Chung Et Al Socioeconomic Development Mortality

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Chung Et Al Socioeconomic Development Mortality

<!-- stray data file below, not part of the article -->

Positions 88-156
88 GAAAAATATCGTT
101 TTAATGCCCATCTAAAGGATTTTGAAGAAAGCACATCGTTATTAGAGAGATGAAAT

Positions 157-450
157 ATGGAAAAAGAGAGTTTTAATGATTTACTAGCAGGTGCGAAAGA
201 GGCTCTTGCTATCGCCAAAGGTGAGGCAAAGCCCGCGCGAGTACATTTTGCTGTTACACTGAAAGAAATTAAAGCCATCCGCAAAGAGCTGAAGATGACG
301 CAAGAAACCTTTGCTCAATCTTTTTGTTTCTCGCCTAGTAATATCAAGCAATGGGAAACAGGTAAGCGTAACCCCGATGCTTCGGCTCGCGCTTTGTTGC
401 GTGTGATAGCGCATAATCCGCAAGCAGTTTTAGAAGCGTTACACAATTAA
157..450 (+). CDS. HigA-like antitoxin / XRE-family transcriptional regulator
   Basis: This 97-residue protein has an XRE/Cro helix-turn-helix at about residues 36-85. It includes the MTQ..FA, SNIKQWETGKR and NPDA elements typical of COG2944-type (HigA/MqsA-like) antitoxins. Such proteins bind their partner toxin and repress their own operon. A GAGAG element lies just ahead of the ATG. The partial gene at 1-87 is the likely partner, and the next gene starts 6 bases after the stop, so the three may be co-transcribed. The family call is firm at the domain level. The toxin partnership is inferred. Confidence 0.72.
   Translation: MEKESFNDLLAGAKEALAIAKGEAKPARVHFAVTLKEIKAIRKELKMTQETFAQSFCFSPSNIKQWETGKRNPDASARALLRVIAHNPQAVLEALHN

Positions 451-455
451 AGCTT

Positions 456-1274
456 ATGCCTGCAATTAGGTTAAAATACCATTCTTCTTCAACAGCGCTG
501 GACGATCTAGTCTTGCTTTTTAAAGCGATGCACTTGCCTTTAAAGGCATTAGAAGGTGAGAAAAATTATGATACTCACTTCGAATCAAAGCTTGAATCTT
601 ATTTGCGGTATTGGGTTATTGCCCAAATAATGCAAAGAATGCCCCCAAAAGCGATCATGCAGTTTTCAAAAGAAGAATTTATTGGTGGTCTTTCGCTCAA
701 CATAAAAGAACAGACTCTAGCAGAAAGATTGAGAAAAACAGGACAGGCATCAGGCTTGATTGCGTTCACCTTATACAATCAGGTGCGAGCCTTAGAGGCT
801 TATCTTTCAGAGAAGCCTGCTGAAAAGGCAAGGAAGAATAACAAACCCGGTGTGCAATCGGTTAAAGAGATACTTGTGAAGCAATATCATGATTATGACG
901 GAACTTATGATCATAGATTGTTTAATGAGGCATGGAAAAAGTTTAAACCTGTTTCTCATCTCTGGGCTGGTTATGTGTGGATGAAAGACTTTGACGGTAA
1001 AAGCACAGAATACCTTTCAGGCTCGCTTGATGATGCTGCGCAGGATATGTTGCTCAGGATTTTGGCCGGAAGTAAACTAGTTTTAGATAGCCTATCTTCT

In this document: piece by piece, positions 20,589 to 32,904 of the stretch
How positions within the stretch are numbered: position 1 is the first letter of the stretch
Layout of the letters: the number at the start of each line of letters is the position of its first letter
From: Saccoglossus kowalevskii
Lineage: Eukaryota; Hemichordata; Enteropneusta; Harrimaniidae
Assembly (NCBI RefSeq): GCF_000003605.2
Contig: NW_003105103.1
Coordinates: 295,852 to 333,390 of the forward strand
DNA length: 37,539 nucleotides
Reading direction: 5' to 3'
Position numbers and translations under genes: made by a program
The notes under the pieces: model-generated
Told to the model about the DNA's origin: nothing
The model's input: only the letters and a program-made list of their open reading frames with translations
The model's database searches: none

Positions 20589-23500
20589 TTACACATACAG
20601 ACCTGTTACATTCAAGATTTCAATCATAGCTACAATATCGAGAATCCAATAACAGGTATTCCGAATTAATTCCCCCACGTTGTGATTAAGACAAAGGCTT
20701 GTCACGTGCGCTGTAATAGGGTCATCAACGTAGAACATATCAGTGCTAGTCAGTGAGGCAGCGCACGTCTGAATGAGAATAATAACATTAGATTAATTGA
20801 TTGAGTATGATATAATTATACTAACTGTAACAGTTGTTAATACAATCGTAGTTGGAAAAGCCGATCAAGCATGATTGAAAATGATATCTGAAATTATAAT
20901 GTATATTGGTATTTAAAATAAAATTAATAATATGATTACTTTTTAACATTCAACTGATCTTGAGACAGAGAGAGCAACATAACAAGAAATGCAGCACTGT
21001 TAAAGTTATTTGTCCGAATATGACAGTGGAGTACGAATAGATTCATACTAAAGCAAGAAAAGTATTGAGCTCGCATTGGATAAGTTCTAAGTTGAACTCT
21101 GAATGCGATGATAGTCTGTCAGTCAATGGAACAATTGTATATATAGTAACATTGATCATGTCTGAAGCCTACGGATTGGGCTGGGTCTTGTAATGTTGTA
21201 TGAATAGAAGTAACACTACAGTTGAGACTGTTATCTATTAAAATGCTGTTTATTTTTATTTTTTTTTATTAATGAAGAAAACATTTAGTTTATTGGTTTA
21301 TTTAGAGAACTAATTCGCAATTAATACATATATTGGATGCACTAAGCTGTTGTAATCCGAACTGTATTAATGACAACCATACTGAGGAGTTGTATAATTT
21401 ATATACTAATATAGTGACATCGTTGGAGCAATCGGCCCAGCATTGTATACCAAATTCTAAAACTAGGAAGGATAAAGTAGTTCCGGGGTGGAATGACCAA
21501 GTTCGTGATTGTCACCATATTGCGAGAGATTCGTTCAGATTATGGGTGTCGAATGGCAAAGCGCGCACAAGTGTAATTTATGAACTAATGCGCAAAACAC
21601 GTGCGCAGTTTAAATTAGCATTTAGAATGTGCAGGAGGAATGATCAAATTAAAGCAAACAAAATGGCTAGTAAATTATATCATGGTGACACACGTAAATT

1. 1. American Journal of Epidemiology Vol. 171, No. 3 ª The Author 2009. Published by Oxford University Press on behalf of the Johns Hopkins Bloomberg School of DOI: 10.1093/aje/kwp378 Public Health. All rights reserved. For permissions, please e-mail: journals.permissions@oxfordjournals.org. Advance Access publication: December 30, 2009 Original Contribution How Does Socioeconomic Development Affect Risk of Mortality? An Age-Period- Cohort Analysis From a Recently Transitioned Population in China Roger Y. Chung, C. Mary Schooling*, Benjamin J. Cowling, and Gabriel M. Leung * Correspondence to Dr. C. Mary Schooling, Department of Community Medicine, School of Public Health, Li Ka Shing Faculty of Medicine, University of Hong Kong, 21 Sassoon Road, Pokfulam, Hong Kong SAR, People’s Republic of China (e-mail: cms1@hkucc.hku.hk). Initially submitted April 30, 2009; accepted for publication October 20, 2009. During the 20th century, the Hong Kong Chinese population experienced 2 abrupt but temporally distinct macro- environmental changes: The transition from essentially preindustrial living conditions to a rapidly developing economy through mass migration in the late 1940s was followed by the emergence of an infant and childhood adiposity epidemic in the 1960s. The authors aimed to delineate the effects of these 2 aspects of economic development on mortality, thus providing a sentinel for other rapidly developing economies. Sex-specific Poisson models were used to estimate effects of age, calendar period, and birth cohort on Hong Kong adult mortality between 1976 and 2005. All-cause and cause-specific mortality, including mortality from ischemic heart disease (IHD), cardiovascular disease excluding IHD, lung cancer, other cancers, and respiratory disease, were consid- ered. Male mortality from IHD and female mortality from other cancers increased with birth into a more econom- ically developed environment. Cardiovascular disease mortality increased with birth after the start of the infant and childhood adiposity epidemic, particularly for men. Macroenvironmental changes associated with economic de- velopment had sex-specific effects over the life course, probably originating in early life. The full population health consequences of these changes are unlikely to manifest until persons who have spent their early lives in such environments reach an age at which they become vulnerable to chronic diseases. China; chronic disease; health transition; Hong Kong; mortality; myocardial ischemia; obesity; socioeconomic factors Abbreviations: CVD, cardiovascular disease; IHD, ischemic heart disease. With ongoing economic development and the epidemio- delineation of the inception of 2 abrupt, discrete macro- logic transition, noncommunicable chronic diseases are ex- environmental changes during the 20th century. The Hong pected to soon become the leading cause of mortality in Kong population was largely formed by mass migration in developing countries as well as developed countries (1). the mid-20th century (approximately 1945–1955) from However, in developing countries, the epidemiologic transi- essentially preindustrial China to relatively economically tion is taking place more rapidly than previously occurred in developed Hong Kong (3, 4), where rapid transition to long-term developed countries, with a potentially different a postindustrial economy occurred. As a result of this mass impact on population health (2). We used data on a population migration and rapid economic development, the population that recently went through a rapid epidemiologic transition to of Hong Kong experienced, first, in the late 1940s, a ‘‘step- delineate the impact of such a transition on mortality, and change’’ in economic development, with corresponding thus to foretell what may happen in other populations improvements in nutrition, living conditions, and medical currently undergoing rapid economic development. care, and second, in the 1960s, the inception of an epi- The Chinese population of Hong Kong has a unique demic of infant and childhood adiposity (5–7). Until the demographic history which fortuitously allows clear early 1960s, children in Hong Kong were generally thin; in 345 Am J Epidemiol 2010;171:345–356